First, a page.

This is probably an easy question but I'm having trouble proving the following, I am lacking some mathematical knowledge. We know that...

formula7 .

Based on this we can say...

formula8 .

I don't want to just assume that this is the case. I want to be able to prove it. How can I prove that, given equation 1 for e, I can derive equation 2 for formula9?

I've gotten part of the way where I raise e to the exponent t and get...


But I cannot go any further as I always end up with a different equation.

  • $\begingroup$ Which definition are you using for $e^x$? $\endgroup$
    – rolandcyp
    Mar 20, 2019 at 1:55
  • $\begingroup$ @rolandcyp I was just looking up the limit representation of e on google out of curiosity and that is what I am given $\endgroup$
    – buydadip
    Mar 20, 2019 at 1:58
  • $\begingroup$ Since you're asking how to prove that $e^t = \displaystyle\lim_{m \to \infty} \left(1 + \frac{t}{m}\right)^m$, you first have to know what it meant by $e^t$. Sometimes this limit is taken to be the definition of $e^t$. $\endgroup$
    – rolandcyp
    Mar 20, 2019 at 1:58
  • $\begingroup$ Let $m=n/t$ and see what happens. $\endgroup$ Mar 20, 2019 at 2:28
  • $\begingroup$ The code for $\infty$ is \infty $\endgroup$ Mar 20, 2019 at 3:12

1 Answer 1


Let, $$L=\lim_{m \to \infty}(1+\frac{t}{m})^m$$

Taking the Natural Log on both sides, $$lnL=ln[\lim_{m \to \infty}(1+\frac{t}{m})^m]$$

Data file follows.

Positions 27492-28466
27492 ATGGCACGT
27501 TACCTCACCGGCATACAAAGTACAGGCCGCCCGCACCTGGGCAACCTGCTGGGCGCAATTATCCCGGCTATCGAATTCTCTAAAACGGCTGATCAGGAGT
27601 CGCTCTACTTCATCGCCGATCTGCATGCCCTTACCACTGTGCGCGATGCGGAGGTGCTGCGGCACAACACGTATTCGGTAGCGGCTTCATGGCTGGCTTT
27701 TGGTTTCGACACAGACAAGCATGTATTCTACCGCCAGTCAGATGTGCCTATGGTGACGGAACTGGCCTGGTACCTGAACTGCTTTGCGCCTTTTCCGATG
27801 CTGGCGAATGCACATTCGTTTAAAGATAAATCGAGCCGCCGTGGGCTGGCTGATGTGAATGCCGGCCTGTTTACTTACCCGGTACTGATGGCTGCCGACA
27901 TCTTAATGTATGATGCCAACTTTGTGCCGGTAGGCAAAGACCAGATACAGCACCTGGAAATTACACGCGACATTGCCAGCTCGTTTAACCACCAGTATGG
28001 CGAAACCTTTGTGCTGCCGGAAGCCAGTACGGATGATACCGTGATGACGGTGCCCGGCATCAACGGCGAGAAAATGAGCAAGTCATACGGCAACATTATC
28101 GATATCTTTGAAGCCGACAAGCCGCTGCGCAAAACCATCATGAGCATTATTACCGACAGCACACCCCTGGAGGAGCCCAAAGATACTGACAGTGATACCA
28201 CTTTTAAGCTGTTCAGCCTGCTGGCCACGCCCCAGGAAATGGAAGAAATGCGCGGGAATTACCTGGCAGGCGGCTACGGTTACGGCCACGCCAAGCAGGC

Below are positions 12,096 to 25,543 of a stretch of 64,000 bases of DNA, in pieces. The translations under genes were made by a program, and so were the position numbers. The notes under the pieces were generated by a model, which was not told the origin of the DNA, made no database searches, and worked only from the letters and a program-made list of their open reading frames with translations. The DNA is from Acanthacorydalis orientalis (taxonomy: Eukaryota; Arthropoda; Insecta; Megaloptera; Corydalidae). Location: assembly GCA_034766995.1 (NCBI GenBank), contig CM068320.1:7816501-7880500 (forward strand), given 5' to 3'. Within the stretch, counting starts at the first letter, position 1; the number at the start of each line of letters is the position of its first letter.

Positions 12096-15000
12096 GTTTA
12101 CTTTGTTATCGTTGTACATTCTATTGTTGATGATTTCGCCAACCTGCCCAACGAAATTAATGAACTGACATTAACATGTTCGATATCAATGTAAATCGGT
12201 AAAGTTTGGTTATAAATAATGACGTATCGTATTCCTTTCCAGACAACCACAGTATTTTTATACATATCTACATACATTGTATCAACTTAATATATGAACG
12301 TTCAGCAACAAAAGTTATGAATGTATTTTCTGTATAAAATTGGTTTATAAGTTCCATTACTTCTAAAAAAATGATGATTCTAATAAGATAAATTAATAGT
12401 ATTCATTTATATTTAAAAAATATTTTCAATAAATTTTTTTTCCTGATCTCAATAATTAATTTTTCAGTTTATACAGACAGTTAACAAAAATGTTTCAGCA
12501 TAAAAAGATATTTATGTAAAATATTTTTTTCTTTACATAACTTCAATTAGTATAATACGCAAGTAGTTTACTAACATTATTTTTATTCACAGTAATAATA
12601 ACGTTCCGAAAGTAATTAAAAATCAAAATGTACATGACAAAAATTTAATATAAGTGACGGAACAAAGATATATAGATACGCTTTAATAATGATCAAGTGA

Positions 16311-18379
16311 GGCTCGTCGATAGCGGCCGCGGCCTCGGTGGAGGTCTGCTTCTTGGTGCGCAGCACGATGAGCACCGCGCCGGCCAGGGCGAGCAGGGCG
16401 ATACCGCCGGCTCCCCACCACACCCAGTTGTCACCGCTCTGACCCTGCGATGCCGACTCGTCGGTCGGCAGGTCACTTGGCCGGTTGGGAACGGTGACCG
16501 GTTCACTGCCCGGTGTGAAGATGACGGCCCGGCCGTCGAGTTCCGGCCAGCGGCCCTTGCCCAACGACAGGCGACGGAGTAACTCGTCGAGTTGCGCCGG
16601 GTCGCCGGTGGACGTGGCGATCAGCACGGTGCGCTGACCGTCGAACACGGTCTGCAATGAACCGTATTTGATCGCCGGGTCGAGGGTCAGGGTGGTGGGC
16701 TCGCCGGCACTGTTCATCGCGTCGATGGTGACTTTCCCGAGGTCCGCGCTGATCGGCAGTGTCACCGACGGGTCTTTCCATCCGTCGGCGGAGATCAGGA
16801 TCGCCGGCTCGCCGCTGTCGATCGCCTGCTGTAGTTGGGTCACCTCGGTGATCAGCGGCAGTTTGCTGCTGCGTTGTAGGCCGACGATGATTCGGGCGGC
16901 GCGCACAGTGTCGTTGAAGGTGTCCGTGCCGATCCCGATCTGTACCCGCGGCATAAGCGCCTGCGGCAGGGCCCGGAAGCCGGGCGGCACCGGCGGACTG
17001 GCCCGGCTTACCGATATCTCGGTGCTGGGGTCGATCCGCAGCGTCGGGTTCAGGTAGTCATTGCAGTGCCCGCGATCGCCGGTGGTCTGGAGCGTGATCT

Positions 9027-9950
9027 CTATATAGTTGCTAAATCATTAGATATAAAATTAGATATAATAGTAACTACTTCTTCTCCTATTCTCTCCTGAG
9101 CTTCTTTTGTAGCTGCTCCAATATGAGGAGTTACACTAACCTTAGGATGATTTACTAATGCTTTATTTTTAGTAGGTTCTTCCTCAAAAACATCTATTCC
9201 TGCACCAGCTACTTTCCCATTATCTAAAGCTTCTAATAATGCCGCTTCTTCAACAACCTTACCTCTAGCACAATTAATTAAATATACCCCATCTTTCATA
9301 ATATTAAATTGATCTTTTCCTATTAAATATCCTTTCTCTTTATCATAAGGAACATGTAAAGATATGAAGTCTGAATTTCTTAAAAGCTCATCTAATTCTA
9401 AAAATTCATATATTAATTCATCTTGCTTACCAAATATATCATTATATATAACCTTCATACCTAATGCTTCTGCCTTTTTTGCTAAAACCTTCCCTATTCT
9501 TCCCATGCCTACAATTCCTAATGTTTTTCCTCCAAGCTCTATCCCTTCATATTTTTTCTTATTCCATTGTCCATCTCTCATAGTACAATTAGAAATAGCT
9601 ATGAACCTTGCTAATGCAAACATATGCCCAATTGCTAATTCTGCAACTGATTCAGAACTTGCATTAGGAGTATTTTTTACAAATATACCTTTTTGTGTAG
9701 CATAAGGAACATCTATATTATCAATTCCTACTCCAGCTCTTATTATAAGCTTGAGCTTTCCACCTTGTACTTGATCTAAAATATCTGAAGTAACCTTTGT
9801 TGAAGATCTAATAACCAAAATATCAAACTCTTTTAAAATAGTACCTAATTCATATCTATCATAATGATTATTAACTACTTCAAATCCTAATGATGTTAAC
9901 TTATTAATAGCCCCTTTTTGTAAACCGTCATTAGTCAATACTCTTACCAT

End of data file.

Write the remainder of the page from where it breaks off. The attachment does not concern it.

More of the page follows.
Since the Natural Log of a limit is the same as the Limit of the Natural log we can place the Natural Log inside of the limit, $$lnL=\lim_{m \to \infty}ln[(1+\frac{t}{m})^m]$$

Using log properties you can bring the $m$ in the power outside of the logarithm as a product, $$lnL=\lim_{m \to \infty}mln[(1+\frac{t}{m})]=\lim_{m \to \infty}\frac{ln[(1+\frac{t}{m})]}{\frac{1}{m}}$$

Substituting $\frac{t}{m}$ for $x$, namely make the substitution $\frac{t}{m}=x$, to make the derivation slightly easier, the expression then becomes, $$lnL=\lim_{x \to 0}\frac{ln[(1+x)]}{\frac{x}{t}}=t\lim_{x \to 0}\frac{ln[(1+x)]}{x}$$

Using L'hospital's rule on the limit you get the following expression, $$lnL=t\lim_{x \to 0}\frac{1}{1+x}=t$$

Therefore, $$L=\lim_{m \to \infty}(1+\frac{t}{m})^m=e^t$$


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